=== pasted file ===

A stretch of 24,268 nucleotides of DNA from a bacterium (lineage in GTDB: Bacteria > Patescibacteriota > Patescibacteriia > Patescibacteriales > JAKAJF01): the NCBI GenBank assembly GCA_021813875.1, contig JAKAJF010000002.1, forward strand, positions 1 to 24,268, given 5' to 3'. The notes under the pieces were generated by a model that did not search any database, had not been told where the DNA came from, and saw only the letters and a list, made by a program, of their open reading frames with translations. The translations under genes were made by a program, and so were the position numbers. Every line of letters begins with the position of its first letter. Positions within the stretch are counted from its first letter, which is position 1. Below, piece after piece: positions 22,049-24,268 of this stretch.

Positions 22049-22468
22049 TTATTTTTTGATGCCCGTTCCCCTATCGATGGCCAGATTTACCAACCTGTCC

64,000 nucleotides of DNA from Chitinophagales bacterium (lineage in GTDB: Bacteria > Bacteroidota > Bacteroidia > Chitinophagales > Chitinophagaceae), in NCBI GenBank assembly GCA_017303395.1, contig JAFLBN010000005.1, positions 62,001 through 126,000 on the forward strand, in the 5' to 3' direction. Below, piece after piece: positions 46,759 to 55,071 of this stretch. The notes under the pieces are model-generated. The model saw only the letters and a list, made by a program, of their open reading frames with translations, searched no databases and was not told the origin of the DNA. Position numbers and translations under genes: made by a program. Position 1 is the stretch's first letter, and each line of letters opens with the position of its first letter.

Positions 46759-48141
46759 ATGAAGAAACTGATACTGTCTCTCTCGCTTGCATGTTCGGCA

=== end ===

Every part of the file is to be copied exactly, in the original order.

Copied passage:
A stretch of 24,268 nucleotides of DNA from a bacterium (lineage in GTDB: Bacteria > Patescibacteriota > Patescibacteriia > Patescibacteriales > JAKAJF01): the NCBI GenBank assembly GCA_021813875.1, contig JAKAJF010000002.1, forward strand, positions 1 to 24,268, given 5' to 3'. The notes under the pieces were generated by a model that did not search any database, had not been told where the DNA came from, and saw only the letters and a list, made by a program, of their open reading frames with translations. The translations under genes were made by a program, and so were the position numbers. Every line of letters begins with the position of its first letter. Positions within the stretch are counted from its first letter, which is position 1. Below, piece after piece: positions 22,049-24,268 of this stretch.

Positions 22049-22468
22049 TTATTTTTTGATGCCCGTTCCCCTATCGATGGCCAGATTTACCAACCTGTCC

64,000 nucleotides of DNA from Chitinophagales bacterium (lineage in GTDB: Bacteria > Bacteroidota > Bacteroidia > Chitinophagales > Chitinophagaceae), in NCBI GenBank assembly GCA_017303395.1, contig JAFLBN010000005.1, positions 62,001 through 126,000 on the forward strand, in the 5' to 3' direction. Below, piece after piece: positions 46,759 to 55,071 of this stretch. The notes under the pieces are model-generated. The model saw only the letters and a list, made by a program, of their open reading frames with translations, searched no databases and was not told the origin of the DNA. Position numbers and translations under genes: made by a program. Position 1 is the stretch's first letter, and each line of letters opens with the position of its first letter.

Positions 46759-48141
46759 ATGAAGAAACTGATACTGTCTCTCTCGCTTGCATGTTCGGCA